With the new year still very much ahead of us, it's far too early to say what will turn out to be the most annoying trend of 2019 — the decluttering mania and the Alliance of American Football both look very promising so far — but I have my own early candidate — in the literal sense of someone not named Donald J. Trump who says he's running as a Republican for the presidency of the United States of America in 2020.
If you don't know who Bill Weld is, it's probably because you were neither a resident of Massachusetts in the early to mid '90s or one of the four million or so pot smokers and disgruntled Hillary voters who pulled the lever for Gary "What is Aleppo?" Johnson in 2016. The running mate of the self-described "entrepreneur in the cannabis space" was Weld, a former Republican governor of the Bay State, who has not held political office since 1997. Weld was held in such esteem by the rest of his party that the Republican-controlled Senate Foreign Relations Committee would not even hold a hearing for him when he was nominated to be ambassador to Mexico.
During his tenure in office Weld acquired a reputation as a socially liberal moderate. He was one of those quaint avuncular stunt politicians who do things like jump into rivers to promote environmental protection. Later he served as the CEO of a for-profit college in Kentucky that was investigated by the Department of Education for its online degree programs. Afterward, when he decided to run for governor again — in New York, not his home state — an opponent accused him of being involved in "multi-million-dollar looting." During the 2008 Republican primary he endorsed Mitt Romney, before pivoting to Barack Obama in the general election. In 2012, he changed his mind again, back to Mitt. Then he quit the Republican Party, ran as a Libertarian, and rejoined the GOP again, apparently just in time to begin his no-doubt very serious and principled primary challenge against Donald Trump in 2020.
Weld would be insufferable enough on his own without the approximately 900,000 puff pieces we are going to read about him over the course of the next few months. In an article announcing his proposed candidacy on Friday, The Washington Post refers to the 73-year-old former governor of Massachusetts — who, again, has not held political office since 1997 — as Trump's first "high-profile challenger." They must have meant his forehead viewed from the side, which does indeed feature a very distinguished-looking widow's peak. The Post also informs us that Weld, who supports abortion, same-sex marriage, gun control, and drug legalization, will run on a "traditional Republican agenda." They gush about his "unflinching denunciation" of the president (Weld called him a "bully") in his speech. Weld says that he cannot allow himself to sit back while "our precious democracy slips quietly into darkness." Choirs need preachers too.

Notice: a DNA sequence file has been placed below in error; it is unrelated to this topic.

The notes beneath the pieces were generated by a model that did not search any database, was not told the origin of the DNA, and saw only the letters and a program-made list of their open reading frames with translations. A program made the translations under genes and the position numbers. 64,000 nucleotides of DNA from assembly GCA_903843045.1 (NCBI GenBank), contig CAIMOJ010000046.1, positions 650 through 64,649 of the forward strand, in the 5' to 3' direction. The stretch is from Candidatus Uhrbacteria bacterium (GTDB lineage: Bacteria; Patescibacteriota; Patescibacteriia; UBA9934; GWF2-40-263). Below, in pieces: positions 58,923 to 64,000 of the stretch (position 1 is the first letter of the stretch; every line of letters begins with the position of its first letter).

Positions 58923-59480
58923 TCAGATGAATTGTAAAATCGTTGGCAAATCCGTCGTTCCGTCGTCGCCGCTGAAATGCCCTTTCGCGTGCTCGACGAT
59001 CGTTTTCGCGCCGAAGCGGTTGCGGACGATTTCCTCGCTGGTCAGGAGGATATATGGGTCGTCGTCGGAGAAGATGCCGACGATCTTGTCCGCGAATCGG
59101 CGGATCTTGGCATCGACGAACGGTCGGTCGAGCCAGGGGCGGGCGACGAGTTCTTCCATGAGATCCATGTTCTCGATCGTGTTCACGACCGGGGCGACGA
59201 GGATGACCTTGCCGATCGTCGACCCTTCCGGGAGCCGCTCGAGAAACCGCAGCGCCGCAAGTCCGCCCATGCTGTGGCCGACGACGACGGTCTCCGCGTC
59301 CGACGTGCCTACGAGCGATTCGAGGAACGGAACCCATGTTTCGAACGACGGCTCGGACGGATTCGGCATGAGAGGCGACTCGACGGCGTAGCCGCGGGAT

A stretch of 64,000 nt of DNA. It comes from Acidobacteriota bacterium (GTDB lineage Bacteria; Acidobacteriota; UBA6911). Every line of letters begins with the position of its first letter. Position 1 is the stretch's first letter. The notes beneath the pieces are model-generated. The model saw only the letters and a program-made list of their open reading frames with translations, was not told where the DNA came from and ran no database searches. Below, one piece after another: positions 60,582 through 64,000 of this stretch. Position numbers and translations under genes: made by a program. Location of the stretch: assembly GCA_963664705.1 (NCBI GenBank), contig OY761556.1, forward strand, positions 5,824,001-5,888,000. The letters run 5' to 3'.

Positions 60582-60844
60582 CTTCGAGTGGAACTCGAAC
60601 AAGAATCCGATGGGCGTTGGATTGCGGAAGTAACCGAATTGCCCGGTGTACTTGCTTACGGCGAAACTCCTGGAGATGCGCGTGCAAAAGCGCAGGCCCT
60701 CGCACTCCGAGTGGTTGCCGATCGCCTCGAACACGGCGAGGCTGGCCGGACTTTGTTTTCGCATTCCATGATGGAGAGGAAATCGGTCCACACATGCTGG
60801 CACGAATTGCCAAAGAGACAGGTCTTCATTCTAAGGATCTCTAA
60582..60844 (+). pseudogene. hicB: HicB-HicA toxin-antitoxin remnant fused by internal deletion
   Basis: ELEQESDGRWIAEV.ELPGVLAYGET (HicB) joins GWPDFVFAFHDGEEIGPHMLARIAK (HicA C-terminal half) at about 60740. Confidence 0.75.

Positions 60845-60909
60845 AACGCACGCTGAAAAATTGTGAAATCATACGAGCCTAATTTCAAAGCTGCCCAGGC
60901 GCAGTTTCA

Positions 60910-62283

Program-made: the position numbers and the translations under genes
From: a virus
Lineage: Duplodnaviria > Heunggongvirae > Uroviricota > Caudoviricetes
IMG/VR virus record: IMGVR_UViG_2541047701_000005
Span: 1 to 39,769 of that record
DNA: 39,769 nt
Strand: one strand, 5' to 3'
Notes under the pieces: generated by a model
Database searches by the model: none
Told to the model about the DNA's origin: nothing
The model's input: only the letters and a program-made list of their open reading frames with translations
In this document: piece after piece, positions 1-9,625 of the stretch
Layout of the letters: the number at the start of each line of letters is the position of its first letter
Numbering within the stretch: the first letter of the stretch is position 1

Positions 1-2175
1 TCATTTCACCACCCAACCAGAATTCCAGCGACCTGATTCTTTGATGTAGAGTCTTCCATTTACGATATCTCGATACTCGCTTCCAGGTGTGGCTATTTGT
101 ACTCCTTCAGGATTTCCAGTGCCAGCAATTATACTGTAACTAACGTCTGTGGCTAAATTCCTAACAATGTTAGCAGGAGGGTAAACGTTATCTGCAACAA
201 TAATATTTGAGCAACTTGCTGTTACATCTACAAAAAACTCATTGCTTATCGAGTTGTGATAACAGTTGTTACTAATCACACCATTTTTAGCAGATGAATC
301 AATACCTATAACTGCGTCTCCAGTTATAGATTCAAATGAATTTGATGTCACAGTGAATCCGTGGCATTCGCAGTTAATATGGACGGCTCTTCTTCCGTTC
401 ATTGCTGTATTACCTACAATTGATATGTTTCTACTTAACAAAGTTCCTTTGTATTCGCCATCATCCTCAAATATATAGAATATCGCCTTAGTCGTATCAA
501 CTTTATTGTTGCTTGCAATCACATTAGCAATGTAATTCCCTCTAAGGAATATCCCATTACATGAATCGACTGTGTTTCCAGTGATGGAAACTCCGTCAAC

Don't get me wrong. A small number of people in Washington, D.C., agree with Weld about virtually everything of importance, from the unquestionable importance of a globalized free trade system to even more serious questions, like how icky on a scale of one to eleventy bazillion Drumpf is. I'm sure that some of them really are okay with Weld's disgusting comparison of Trump's immigration policy to "the glass crunching on Kristallnacht in the ghettos of Warsaw and Vienna." (A handful might even care enough about the legacy of the Holocaust to recall that the Night of Broken Glass took place in Germany nearly a year before the Nazis invaded Poland.) He has a constituency — the same one as Evan McMullin.
If Weld really has nothing better to do with his time, he should go ahead and run. He'll have no trouble putting a campaign together. Money will be raised and spent. Consultants will be paid. Ads will appear on YouTube. Surrogates will find airtime on all of our major television networks. He will poll in the low single digits in a handful of early primary contests — assuming they are held in the first place.
The rest of us will be busy watching the Salt Lake Stallions.